In his pioneering work on transaction costs, Ronald Coase presupposed a picture of property as a bundle of government-prescribed use rights. This picture is not only not essential to what Coase was trying to do, but its limitations emerge when we apply Coase’s central insights to analyze the structure of property itself. This leads to what we term the Coase Corollary: in a world of zero transaction costs the nature of property does not matter to allocative efficiency. But as with the Coase Theorem itself, the real point is the implication for a positive transaction cost world: we need to subject the notion of property to a comparative institutional analysis. Because transaction costs are positive, it is no accident that property is defined in terms of things as a starting point, that uses are grouped under exclusion rights, and that in rem rights are widely employed: these features of property receive a transaction cost explanation. Simple lumpy packages of property rights motivated by transaction costs form an important baseline that furnishes presumptive answers to bilateral use conflicts. A more thoroughly Coasean approach points back to a picture of property more like the traditional one furnished by the law.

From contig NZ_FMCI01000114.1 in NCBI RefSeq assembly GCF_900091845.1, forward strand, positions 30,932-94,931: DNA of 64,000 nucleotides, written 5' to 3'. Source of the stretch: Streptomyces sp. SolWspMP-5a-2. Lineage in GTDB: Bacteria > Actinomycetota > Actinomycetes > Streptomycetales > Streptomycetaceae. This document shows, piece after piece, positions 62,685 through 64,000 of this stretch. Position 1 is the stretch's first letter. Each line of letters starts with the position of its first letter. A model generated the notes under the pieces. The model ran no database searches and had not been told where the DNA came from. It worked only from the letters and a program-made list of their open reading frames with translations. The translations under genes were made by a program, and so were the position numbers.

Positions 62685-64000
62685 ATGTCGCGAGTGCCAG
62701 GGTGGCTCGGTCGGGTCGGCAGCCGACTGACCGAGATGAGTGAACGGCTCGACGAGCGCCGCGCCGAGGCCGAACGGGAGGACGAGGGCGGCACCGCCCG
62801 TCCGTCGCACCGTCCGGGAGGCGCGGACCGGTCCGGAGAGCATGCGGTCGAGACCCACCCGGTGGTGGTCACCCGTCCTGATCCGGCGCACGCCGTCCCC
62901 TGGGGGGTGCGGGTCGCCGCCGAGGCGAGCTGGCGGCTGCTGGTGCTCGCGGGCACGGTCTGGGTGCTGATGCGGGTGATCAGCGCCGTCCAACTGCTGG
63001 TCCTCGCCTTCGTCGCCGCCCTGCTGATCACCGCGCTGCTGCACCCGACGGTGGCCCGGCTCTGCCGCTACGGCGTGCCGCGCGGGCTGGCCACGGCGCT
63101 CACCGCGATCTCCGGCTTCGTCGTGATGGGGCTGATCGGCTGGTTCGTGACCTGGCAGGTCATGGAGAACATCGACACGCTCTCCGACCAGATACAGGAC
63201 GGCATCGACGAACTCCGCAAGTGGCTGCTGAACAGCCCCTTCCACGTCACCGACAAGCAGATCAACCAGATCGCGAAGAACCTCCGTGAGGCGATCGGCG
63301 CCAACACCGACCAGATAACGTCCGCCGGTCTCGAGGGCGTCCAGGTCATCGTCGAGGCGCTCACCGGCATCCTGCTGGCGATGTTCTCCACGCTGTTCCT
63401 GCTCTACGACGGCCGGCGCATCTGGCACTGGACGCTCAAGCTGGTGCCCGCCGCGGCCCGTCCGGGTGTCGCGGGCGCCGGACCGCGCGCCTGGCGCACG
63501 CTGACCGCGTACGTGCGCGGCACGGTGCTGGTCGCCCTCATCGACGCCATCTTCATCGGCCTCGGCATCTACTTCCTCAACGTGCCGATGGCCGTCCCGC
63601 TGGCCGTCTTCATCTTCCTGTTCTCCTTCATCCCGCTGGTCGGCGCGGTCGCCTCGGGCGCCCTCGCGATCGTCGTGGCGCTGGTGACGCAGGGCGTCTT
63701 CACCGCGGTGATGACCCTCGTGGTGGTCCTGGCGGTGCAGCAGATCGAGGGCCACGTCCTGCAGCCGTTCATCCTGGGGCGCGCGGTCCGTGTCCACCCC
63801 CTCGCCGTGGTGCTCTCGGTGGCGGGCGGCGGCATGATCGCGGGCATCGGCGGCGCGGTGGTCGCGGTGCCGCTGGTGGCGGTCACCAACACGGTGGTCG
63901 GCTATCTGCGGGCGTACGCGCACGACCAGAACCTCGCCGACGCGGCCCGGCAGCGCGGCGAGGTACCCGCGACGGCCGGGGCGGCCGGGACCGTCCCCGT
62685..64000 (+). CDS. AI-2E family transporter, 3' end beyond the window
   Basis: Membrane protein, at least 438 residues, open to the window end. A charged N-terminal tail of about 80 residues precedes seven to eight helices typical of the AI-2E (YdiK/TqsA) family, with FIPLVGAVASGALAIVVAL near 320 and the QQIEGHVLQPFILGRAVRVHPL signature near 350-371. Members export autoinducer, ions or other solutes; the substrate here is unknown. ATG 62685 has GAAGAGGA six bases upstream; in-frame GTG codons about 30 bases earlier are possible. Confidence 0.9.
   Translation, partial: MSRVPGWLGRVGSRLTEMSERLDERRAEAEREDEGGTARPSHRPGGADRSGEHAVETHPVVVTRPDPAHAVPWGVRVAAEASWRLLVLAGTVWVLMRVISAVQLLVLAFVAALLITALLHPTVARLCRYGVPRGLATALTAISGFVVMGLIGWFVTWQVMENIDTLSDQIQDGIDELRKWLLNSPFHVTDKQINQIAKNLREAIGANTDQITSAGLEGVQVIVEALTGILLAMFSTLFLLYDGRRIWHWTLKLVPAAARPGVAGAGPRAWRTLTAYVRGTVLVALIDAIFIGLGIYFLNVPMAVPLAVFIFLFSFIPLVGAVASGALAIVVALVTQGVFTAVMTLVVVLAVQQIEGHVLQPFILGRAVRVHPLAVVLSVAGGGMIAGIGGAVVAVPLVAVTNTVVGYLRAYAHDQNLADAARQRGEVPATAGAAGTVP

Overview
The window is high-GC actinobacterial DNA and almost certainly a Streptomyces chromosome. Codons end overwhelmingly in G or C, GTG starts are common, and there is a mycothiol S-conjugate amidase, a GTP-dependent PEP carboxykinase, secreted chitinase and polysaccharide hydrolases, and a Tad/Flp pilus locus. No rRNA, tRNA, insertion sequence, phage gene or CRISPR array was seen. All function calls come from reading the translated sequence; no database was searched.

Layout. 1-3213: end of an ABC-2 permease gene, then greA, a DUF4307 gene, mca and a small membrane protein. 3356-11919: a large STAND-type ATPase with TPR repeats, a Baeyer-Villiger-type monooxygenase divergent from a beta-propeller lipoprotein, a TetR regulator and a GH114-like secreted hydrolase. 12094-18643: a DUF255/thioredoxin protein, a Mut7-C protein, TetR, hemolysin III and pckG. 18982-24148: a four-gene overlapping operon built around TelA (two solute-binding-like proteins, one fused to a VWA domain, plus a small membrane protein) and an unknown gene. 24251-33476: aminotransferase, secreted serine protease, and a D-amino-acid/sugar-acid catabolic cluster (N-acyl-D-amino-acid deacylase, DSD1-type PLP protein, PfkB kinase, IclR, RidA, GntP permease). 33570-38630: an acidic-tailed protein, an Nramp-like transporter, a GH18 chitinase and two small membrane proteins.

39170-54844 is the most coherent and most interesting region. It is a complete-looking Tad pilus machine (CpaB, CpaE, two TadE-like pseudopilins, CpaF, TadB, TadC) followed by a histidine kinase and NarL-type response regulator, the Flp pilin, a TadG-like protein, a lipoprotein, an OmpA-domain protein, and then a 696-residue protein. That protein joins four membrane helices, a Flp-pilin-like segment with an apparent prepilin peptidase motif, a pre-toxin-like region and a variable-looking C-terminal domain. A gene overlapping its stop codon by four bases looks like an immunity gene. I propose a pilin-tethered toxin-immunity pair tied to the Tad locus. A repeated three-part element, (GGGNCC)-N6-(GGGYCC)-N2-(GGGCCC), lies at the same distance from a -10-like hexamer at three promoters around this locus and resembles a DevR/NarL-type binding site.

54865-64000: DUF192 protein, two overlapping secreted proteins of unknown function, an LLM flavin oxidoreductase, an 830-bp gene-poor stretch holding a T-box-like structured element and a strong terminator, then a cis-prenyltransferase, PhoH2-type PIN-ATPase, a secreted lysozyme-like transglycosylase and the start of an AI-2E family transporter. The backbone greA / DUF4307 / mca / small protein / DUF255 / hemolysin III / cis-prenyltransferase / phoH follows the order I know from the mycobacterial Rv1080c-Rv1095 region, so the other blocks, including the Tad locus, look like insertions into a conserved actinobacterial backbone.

Intellectual Property Law | Law | Law and Economics | Property Law and Real Estate | Public Law and Legal Theory
Thomas W. Merrill & Henry E. Smith,
Making Coasean Property More Coasean,
Journal of Law & Economics, Vol. 54, p. S77, 2011; Harvard Law School John M. Olin Center for Law, Economics & Business Discussion Paper No. 688; Columbia Law School Public Law & Legal Theory Working Paper No. 11-262
Available at: https://scholarship.law.columbia.edu/faculty_scholarship/2400